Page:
After the commission initiated an investigation of a grievance against Sniadecki pertaining to the falsified loan documents, he asked the loan originator working on the mortgage to take responsibility for the forged documents. Sniadecki offered him a position in his law office, but the loan originator refused.

The justices agreed with the hearing officer that the witnesses were more credible than Sniadecki in the investigation. Sniadecki is disbarred for violating Indiana Admission and Discipline Rule 23(26); and Indiana Professional Rules of Conduct 1.8(a), 3.3(a), 3.4(c), 8.4(b), and 8.4(c). His disbarment is effective May 12.

Sniadecki was admitted to the bar in 1992. He was suspended in 2007 for having a sexual relationship with a client and initially lying to the commission about when it started; for hiring a suspended attorney to perform administrative, secretarial, and paralegal duties; and for representing a wife in a divorce action while still representing the wife and husband in a joint bankruptcy petition.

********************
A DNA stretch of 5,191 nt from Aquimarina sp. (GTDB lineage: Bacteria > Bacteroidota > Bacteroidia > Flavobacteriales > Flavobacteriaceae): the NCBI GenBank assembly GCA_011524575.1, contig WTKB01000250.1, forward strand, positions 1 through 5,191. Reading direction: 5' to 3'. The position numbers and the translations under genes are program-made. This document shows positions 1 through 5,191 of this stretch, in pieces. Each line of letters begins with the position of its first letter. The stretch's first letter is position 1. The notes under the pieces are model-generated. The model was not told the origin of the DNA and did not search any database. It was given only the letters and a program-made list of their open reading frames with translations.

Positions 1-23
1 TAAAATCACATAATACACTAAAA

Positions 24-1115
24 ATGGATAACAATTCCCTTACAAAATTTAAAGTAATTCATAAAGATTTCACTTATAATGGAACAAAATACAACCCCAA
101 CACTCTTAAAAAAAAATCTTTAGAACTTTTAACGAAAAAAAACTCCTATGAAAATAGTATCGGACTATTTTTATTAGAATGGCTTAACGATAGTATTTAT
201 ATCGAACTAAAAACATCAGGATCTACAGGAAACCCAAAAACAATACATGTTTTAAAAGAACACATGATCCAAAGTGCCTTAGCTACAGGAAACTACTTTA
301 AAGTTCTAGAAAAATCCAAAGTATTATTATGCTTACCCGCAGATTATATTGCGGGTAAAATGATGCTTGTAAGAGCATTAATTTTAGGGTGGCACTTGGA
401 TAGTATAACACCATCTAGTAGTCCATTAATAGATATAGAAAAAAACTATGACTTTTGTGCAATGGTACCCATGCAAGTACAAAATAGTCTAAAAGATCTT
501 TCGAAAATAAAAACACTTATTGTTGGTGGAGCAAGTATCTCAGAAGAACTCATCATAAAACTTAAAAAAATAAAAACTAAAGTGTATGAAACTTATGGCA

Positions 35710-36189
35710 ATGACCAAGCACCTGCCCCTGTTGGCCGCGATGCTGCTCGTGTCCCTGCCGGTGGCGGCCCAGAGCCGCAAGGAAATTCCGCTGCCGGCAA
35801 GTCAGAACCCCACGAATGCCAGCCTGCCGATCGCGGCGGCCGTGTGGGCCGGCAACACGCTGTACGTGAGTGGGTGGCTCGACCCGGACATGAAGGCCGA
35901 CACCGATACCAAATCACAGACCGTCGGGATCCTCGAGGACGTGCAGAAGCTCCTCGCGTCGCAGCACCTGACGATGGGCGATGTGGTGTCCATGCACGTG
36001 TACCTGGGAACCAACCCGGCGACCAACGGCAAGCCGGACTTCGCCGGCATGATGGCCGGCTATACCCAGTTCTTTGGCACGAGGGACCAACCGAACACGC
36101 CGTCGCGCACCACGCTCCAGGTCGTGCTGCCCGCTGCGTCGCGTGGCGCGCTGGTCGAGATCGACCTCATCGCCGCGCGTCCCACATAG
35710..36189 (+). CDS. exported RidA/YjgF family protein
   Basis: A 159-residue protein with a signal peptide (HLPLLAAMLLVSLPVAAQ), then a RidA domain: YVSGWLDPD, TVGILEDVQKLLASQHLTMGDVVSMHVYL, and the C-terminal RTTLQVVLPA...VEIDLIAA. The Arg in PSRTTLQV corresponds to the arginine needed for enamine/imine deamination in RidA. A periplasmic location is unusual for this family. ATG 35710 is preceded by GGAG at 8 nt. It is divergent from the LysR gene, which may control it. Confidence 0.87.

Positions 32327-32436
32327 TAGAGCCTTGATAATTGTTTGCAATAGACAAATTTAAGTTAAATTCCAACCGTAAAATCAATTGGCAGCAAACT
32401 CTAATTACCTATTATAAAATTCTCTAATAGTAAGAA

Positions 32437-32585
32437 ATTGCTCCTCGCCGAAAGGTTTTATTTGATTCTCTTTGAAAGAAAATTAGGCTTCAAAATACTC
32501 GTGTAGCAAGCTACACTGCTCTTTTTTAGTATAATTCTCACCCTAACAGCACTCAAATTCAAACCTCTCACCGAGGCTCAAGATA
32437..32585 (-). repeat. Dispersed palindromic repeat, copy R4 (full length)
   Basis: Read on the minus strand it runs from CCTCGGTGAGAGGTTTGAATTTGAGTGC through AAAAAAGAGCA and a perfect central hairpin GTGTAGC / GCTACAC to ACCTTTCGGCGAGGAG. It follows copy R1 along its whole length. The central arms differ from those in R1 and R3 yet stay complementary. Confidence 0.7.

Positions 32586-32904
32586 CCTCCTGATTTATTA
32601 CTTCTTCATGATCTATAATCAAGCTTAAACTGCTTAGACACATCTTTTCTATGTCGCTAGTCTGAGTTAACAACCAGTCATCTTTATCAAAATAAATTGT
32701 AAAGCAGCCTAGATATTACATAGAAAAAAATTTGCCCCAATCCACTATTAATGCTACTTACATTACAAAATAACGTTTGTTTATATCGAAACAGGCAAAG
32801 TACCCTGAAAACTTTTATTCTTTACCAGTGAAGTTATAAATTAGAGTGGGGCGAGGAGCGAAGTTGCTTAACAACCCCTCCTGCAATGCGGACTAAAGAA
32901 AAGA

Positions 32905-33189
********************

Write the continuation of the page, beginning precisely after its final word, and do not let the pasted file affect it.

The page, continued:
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  1. If a class action suit or other manner of retribution is possible, count me in. I have email and voicemail from the man. He colluded with opposing counsel, I am certain. My case was damaged so severely it nearly lost me everything and I am still paying dearly.